As elections approach in Burundi, the Democratic Republic of Congo (DRC), the Republic of the Congo, Uganda and Rwanda, the entire Great Lakes region is bracing itself for a potential of a spike in conflict. This Brief assesses the situation in the DRC, where President Kabila is seeking to control the army, stifle opposition and civil society, and break free of donor pressure. What lessons can be drawn from the situation there?
For many in international relations, Africa is unfortunately still often associated with misery and suffering. True, human development indicators are dismal, and insecurity or open conflict affecting not only countries but entire regions is all too common. Yet Africa is also a continent of sustained growth rates and complex national and transnational economic dynamics, often linked to natural resources. Furthermore, it boasts a history of well-orchestrated mediation and peacebuilding efforts as well as successful examples of peaceful (often cross-border) social coexistence between ethnic groups.
The relationship between the European Union and Africa is driven by both development and security concerns. In addition to being the largest donor and main trade partner for the continent, Europe is also a supporter of United Nations policies for Africa as well as the main contributor to multilateral initiatives such as the African Peace and Security Architecture. Development and security objectives feature throughout the two frameworks that currently govern EU-Africa relations: the development-focused cooperation with African, Caribbean and Pacific (ACP) countries, and the Joint EU-Africa Strategy that reflects a continental perspective and promotes the achievements of the Peace and Security Partnership. As the EU strives to achieve its goals, it also seeks to improve the effectiveness of its policies, guarantee accountability, and uphold African ownership.
The EUISS works to monitor and analyse security trends and crises in Africa, with special attention paid to the security-development nexus and its potential implications for EU policies. The EUISS recognises that whilst the situations in the Sahel, the Great Lakes region and the Horn of Africa all merit close examination, developments in the Gulf of Guinea (including Nigeria) and other specific countries — such as the Central African Republic or Madagascar — also need to be monitored. EUISS activities and publications seek to uncover underlying opportunities and ‘hindrances’ in the areas of conflict prevention, multilateralism, and crisis management by participating in broader European brainstorming initiatives, and channelling information and ideas arising from African policy debates. As a valuable interlocutor between the knowledge and policymaking communities, the EUISS also contributes to the growth and preservation of networks between think tanks, policy centres and stakeholders, thus strengthening the Africa-EU partnership.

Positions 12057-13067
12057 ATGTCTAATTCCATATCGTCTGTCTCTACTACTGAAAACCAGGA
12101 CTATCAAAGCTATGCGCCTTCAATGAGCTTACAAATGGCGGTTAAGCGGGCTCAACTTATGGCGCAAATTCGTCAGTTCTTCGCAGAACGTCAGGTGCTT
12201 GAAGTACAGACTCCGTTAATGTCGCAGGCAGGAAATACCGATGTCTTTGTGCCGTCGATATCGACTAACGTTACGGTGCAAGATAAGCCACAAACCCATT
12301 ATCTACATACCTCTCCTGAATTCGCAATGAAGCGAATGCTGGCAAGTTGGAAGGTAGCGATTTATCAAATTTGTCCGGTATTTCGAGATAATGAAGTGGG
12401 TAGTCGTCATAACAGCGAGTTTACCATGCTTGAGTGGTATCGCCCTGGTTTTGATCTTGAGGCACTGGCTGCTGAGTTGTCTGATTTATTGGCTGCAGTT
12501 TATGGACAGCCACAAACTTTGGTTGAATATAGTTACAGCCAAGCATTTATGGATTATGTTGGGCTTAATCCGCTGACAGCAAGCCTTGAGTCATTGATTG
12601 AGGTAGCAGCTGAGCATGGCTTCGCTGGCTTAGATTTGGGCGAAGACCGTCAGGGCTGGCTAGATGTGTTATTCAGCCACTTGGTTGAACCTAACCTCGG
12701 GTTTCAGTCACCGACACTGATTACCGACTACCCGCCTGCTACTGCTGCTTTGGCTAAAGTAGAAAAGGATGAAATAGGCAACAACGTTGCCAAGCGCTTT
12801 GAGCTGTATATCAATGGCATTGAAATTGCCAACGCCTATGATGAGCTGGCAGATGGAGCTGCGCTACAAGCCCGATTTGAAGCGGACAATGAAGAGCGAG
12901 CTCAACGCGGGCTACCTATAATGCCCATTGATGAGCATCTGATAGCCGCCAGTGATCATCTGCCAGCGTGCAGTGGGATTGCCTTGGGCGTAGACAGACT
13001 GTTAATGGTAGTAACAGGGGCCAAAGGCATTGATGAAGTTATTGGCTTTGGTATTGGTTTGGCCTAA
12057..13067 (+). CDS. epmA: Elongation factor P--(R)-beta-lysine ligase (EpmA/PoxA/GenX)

Le Mali accueille quatre opérations extérieures destinées à contribuer à la restauration de la stabilité dans le pays. Deux des opérations sont européennes, EUTM Mali et EUCAP Sahel Mali, et offrent un exemple de mise en œuvre de l’approche globale de l’UE. Mais quelle est la nature de ces missions et comment vont-elles affronter les nombreux défis mettant en danger la stabilité régionale ?
With Africa’s biggest economy set to go to the polls on 14 February, this Alert explores some of the possible outcomes and the regionalisation of the threat posed by terrorist group Boko Haram.
A collaborative project by the entire EUISS research team, this Chaillot Paper analyses changes in the contemporary global environment according to eight distinct but interconnected perspectives. The publication aims to offer a comprehensive background analysis to the policy debates that will inform the drafting of the Report on the international geopolitical environment that the High Representative is due to present in 2015.
Les tensions existantes entre la CPI et l’Union africaine ont récemment été exacerbées par la comparution du Président kenyan Uhuru Kenyatta devant la Cour pénale internationale. Malgré l’abandon des charges, de nombreuses interrogations subsistent sur l’avenir des relations entre les Etats africains et la CPI. Quelles sont les pistes envisageables afin de trouver un compromis, et l’UE peut-elle contribuer à trouver une solution ?